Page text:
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Hi! I'm working with my PhD thesis at the moment, and I've stumbled upon a pretty involved problem. What I have is a system of equations like this:

[itex]\frac{dx}{dt} = A \cos(z)[/itex]

[itex]\frac{dy}{dt} = B x \frac{dx}{dt}[/itex]

[itex]\frac{dz}{dt} = y[/itex]

where [itex]A[/itex] and [itex]B[/itex] are constants. I also have a stochastic term to [itex]z[/itex] according to:

[itex]\delta z(t) = \lim_{N \rightarrow \infty}\pi\sqrt{\frac{t}{N\tau}}\sum_{i = 1}^{N}\zeta_i[/itex]

where [itex]\zeta_i[/itex] are random numbers of unit variance (normal distributed probability), and [itex]\tau[/itex] is the time scale for the decorrelation of [itex]z[/itex]. I wish to calculate the variance of [itex]x[/itex] as a result of the stochastic variation of [itex]z[/itex], i.e.,

[itex]\langle(\Delta x - \langle\Delta x\rangle)^2\rangle[/itex]

where [itex]\Delta x = x(\tau) - x(0)[/itex] and [itex]\langle ... \rangle[/itex] is the average of the expression within the brackets with respect to a variation of the values of [itex]\zeta_i[/itex], weighted according to their probability. I've already calculated the variance of [itex]x[/itex] for [itex]B = 0[/itex] for which [itex]z = y t + z_0[/itex] and [itex]dx/dt[/itex] can simply be integrated in time to obtain an analytical expression for [itex]x(t)[/itex]. How can I continue to get a more general solution to the problem? Can I e.g. use some perturbation theory for small values of [itex]B[/itex] to begin with?

[itex]\frac{dx}{dt} = A \cos(z)[/itex]

[itex]\frac{dy}{dt} = B x \frac{dx}{dt}[/itex]

[itex]\frac{dz}{dt} = y[/itex]

where [itex]A[/itex] and [itex]B[/itex] are constants. I also have a stochastic term to [itex]z[/itex] according to:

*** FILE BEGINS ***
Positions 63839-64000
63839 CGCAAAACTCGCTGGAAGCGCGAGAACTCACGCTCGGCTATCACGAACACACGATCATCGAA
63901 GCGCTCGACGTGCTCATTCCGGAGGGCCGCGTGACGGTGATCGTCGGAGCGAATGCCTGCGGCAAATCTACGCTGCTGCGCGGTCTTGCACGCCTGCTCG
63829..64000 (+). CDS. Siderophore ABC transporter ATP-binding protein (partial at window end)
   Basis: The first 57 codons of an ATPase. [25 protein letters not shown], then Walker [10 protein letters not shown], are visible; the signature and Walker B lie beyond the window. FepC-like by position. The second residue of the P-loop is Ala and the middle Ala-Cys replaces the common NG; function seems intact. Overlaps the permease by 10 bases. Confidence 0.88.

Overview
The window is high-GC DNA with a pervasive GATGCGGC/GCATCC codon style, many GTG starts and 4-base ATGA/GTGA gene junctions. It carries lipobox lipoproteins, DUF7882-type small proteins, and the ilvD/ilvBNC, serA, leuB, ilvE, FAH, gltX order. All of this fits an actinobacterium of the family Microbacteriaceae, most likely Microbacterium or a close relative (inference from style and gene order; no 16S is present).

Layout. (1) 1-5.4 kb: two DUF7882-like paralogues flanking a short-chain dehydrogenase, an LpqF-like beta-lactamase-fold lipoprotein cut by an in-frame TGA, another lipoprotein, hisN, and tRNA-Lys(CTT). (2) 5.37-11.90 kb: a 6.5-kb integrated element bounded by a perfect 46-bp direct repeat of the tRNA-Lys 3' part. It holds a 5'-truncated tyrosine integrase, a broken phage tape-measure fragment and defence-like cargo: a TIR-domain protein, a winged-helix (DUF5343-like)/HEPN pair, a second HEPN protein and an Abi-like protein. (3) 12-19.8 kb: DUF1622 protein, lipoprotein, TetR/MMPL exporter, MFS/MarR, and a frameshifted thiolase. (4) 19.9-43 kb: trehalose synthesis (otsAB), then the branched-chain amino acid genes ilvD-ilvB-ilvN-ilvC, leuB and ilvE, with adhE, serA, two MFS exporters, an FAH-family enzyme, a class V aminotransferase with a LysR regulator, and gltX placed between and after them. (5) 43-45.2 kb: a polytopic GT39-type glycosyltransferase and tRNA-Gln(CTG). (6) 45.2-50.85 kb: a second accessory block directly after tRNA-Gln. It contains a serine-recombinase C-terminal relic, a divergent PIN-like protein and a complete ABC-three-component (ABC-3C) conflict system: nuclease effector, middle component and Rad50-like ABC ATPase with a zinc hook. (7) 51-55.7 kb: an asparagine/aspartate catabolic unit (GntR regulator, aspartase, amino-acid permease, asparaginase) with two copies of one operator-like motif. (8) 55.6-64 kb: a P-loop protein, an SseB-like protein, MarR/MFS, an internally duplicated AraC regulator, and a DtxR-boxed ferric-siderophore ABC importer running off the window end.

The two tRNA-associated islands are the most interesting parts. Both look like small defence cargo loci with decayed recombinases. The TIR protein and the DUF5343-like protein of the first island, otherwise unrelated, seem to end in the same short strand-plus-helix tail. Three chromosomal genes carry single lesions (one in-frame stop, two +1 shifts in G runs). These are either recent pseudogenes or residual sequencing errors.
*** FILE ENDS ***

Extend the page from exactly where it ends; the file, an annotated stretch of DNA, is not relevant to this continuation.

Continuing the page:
[itex]\delta z(t) = \lim_{N \rightarrow \infty}\pi\sqrt{\frac{t}{N\tau}}\sum_{i = 1}^{N}\zeta_i[/itex]

where [itex]\zeta_i[/itex] are random numbers of unit variance (normal distributed probability), and [itex]\tau[/itex] is the time scale for the decorrelation of [itex]z[/itex]. I wish to calculate the variance of [itex]x[/itex] as a result of the stochastic variation of [itex]z[/itex], i.e.,

[itex]\langle(\Delta x - \langle\Delta x\rangle)^2\rangle[/itex]

where [itex]\Delta x = x(\tau) - x(0)[/itex] and [itex]\langle ... \rangle[/itex] is the average of the expression within the brackets with respect to a variation of the values of [itex]\zeta_i[/itex], weighted according to their probability. I've already calculated the variance of [itex]x[/itex] for [itex]B = 0[/itex] for which [itex]z = y t + z_0[/itex] and [itex]dx/dt[/itex] can simply be integrated in time to obtain an analytical expression for [itex]x(t)[/itex]. How can I continue to get a more general solution to the problem? Can I e.g. use some perturbation theory for small values of [itex]B[/itex] to begin with?

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